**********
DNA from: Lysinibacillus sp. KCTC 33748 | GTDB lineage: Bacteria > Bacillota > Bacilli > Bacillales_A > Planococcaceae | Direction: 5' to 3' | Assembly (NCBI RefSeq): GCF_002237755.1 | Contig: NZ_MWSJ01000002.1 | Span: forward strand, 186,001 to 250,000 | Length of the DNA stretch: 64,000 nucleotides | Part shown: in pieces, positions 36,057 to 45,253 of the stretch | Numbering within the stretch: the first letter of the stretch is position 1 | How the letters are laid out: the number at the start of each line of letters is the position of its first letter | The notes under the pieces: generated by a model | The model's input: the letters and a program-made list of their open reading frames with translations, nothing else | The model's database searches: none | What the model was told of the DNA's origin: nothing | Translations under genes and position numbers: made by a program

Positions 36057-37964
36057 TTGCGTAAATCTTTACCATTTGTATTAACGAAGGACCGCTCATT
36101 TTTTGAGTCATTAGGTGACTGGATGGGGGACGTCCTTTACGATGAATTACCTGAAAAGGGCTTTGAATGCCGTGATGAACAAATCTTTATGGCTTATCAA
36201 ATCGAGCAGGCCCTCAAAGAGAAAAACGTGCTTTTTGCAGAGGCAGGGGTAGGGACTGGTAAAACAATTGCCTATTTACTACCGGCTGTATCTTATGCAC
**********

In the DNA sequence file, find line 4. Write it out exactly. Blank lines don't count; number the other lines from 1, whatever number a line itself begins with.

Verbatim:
36101 TTTTGAGTCATTAGGTGACTGGATGGGGGACGTCCTTTACGATGAATTACCTGAAAAGGGCTTTGAATGCCGTGATGAACAAATCTTTATGGCTTATCAA